Yeah, that’s right. SFU has a bike tool co-op.
Located in TC319 Rotunda on the Burnaby campus, the Bike Tool Co-op (BTC) is stocked with a whole variety of new tools and parts to help you keep your bike healthy. They’ve got Burnaby bike maps and other information about the bike trails at SFU — and it’s all free to SFU staff, students, and anyone using our school’s bike trails. Pretty sweet, huh?
The story of how I came to be involved with the BTC is a long one. I was traveling around Europe after a field school in Prague this summer and, inspired by Scottish cyclist Mark Beaumont, I decided to spend 10 days in the Irish counties of Cork and Kerry, biking along 448 kilometres of amazing coastline.
Biking provides an honest-to-goodness beautiful way to see the world.
I’d gone biking plenty of times before, but I was hardly a serious cyclist. Now, I was attempting 10 straight days on the road. I’m the kind of person who is undeterred by a lack of preparation and experience — and the kind that doesn’t check the weather report. I undertook this journey in the only two weeks of the summer that it rained in Ireland, with little knowledge about how to fix a bike and without waterproof clothes. By the end of my journey, my brake pads were shot and my chains were so rusty they had practically disintegrated.
It was a miracle, or a testament to good Deutsch inner tubings, that I didn’t have a puncture on top of that. I survived by being careful within the confines of recklessness — which is to say, by sheer dumb luck.
I now want to bike across the great span of Canada, and the BTC has become a place for me to learn some necessary practical skills for such an odyssey. Whether you’re a seasoned pro or someone who can’t ride a bike without training wheels, the BTC is a great place to learn more about the ins and outs of serious cycling. As long as you’ve got a keen interest and a willingness to learn about bikes, you’ll be fine.
Biking provides an honest-to-goodness beautiful way to see the world. You move at a different pace from the rest of the walking and driving population; fast enough to feel your heart pounding, but slow enough to immerse yourself in the moment. You’re completely exposed to the elements, which is only something you can truly appreciate after experiencing it yourself.
The rain in Ireland pinched my skin a million times over. The wind passed through me like a ghost in a rage, and cycling along winding, narrow roads in the thick fog stirred a wicked disquiet within me. You’ll never realize how small you are in such a big, big world like you do in those hours on the seat of a bike in a hounding storm. Despite the obvious discomfort, I’d do it again in a heartbeat; it was the most alive I’d felt in a long time.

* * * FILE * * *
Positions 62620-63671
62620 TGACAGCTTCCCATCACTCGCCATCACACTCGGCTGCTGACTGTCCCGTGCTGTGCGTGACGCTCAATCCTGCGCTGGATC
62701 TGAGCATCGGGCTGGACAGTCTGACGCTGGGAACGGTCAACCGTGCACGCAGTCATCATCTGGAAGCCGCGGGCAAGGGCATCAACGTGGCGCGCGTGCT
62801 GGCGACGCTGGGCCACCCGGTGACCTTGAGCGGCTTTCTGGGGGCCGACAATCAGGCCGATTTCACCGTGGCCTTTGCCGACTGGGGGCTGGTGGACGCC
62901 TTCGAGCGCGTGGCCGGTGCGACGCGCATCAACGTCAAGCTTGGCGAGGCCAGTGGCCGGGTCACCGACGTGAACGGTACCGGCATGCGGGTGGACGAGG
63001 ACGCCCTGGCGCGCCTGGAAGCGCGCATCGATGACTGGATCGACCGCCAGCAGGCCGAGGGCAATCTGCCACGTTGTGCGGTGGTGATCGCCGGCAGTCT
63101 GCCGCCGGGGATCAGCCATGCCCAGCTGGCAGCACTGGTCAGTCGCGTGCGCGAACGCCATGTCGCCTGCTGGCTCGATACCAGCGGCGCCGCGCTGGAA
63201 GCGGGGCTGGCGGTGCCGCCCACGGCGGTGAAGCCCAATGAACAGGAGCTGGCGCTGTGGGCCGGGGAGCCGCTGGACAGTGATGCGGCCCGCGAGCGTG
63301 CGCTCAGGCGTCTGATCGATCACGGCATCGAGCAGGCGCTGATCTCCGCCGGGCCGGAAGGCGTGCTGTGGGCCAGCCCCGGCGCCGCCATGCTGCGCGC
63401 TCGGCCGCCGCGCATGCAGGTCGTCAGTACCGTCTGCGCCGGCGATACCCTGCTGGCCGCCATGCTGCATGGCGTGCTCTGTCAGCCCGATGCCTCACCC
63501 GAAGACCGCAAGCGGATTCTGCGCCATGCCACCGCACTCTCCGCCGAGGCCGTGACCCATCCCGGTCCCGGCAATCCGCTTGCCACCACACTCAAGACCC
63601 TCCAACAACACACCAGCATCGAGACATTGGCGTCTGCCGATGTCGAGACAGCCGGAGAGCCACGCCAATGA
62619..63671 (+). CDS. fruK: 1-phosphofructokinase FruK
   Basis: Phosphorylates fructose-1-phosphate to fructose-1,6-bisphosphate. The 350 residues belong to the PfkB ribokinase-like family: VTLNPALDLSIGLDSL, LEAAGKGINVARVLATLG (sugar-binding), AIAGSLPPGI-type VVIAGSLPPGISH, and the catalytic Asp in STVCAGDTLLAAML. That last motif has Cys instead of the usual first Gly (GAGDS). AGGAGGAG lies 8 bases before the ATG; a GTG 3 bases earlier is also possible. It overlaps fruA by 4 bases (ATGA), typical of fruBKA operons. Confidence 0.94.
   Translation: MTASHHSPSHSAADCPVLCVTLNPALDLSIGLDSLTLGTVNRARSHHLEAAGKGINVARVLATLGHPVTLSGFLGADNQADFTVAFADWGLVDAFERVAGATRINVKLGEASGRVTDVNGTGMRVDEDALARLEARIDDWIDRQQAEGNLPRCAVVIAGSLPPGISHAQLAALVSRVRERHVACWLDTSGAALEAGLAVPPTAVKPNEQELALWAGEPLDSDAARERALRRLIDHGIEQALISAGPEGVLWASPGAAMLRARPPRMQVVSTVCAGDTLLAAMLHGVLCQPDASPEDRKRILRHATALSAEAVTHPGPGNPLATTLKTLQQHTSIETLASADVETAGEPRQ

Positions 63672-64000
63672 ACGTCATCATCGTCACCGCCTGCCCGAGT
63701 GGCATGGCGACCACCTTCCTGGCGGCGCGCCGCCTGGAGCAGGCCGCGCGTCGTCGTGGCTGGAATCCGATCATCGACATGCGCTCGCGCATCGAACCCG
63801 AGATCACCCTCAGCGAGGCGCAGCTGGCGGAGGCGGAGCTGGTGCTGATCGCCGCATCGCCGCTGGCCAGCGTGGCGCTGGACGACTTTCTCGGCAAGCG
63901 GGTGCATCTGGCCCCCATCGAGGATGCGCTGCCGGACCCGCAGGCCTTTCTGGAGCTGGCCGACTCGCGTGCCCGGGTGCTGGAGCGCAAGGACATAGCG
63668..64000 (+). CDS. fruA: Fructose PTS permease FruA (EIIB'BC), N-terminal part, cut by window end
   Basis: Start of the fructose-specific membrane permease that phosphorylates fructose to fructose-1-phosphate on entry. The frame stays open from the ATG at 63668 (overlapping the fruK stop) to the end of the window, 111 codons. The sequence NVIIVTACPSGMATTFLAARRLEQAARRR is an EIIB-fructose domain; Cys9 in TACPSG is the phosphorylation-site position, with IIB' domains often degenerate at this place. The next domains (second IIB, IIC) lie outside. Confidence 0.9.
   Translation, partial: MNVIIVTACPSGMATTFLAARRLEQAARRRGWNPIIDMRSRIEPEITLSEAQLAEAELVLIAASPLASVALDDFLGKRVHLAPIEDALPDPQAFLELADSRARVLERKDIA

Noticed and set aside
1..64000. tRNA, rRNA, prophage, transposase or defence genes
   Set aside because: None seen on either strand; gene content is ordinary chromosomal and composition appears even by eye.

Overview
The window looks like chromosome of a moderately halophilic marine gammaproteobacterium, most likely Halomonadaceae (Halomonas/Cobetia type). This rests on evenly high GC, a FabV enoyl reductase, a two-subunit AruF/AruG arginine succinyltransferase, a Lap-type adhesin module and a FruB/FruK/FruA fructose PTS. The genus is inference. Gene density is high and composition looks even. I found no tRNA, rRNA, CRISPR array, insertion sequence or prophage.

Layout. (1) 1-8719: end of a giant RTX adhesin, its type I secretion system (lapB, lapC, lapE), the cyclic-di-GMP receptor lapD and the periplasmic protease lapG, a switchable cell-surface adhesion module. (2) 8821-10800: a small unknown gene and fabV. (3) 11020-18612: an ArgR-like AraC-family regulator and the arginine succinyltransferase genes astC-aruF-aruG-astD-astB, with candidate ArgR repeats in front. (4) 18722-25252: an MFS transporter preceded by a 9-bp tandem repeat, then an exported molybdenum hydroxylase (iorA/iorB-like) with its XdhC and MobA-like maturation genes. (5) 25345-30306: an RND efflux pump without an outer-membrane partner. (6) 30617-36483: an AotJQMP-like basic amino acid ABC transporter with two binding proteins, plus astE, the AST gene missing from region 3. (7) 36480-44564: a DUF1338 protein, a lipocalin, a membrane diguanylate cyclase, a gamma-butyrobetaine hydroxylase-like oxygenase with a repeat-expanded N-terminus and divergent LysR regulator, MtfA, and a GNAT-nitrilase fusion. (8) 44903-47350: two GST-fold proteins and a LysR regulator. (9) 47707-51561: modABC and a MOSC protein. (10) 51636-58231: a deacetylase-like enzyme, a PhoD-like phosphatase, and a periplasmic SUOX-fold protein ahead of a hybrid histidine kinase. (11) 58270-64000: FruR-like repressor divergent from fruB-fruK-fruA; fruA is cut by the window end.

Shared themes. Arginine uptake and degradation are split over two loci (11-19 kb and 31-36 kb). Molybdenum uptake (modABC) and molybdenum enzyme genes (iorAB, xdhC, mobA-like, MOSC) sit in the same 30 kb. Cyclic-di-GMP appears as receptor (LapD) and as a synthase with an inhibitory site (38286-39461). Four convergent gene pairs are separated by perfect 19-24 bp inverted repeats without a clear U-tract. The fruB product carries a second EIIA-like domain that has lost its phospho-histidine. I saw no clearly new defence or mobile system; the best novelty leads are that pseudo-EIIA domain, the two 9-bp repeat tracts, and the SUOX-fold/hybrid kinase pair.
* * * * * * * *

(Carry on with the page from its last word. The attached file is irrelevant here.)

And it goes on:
Cycling in the winter inspires those same feelings and experiences. If you’re willing to spend the time learning to fix and maintain your own bike, you’ll save money and time, and gain a serious amount of confidence as a cyclist to boot. So, without any more babbling on my part, here are a few tips on how to keep your bike in tip-top shape for the upcoming merry season.
Four easy things you can do to maintain your bike in the winter
I know what you’re thinking — why the macaroni and cheese would anyone want to bike in this weather, especially when we all have U-passes, or even the luxury of a heated car?
But winter is no reason to stop pedalling — especially in Vancouver. Whether you’re biking to school (which, if you are, I congratulate you because Burnaby Mountain ain’t no easy feat) or for recreation, you’ll save money, stay healthy, and bypass nasty traffic jams.
Dress appropriately: Don’t do what I did. I didn’t care enough to invest in waterproof clothes, and spent countless days looking like I’d just wandered out of a sewer. When riding in the winter, layer your clothing and wear a windbreaker. Because of how fast you’re moving, the wind around you will wick heat away from your body faster than you can say “bacon grease.” Your grandma will also appreciate you wearing earmuffs and a scarf.
Lube up your chains: Winters in Vancouver are very wet, and rusty chains make for a lot of pain. As the chains are one of the most expensive parts of a bike, regularly maintaining the chains and getting rid of rust will keep them working more efficiently and for much longer, and save you money in the long run.
Wash your bike (immediately after riding, whenever possible): Bikes accumulate a lot of dirt and muck, so it’s best to give yours a wash while it’s still wet, rather than after the muck dries and hardens. Salt-sprinkled roads lead to rust, which is the parasitic fiend of the bike. So wash your bike! It’s always more fun hosing it down with warm water than vigorously taking a rag to it.
Check your brake pads: In the winter, the roads are generally more slippery, which means that brake pads will likely wear out more quickly. Of the 10 days I spent cycling in Ireland, half of them were in the rain; by the eighth day, my brake pads were completely shot and it became very dangerous to go downhill. So make sure to keep an eye on those brake pads!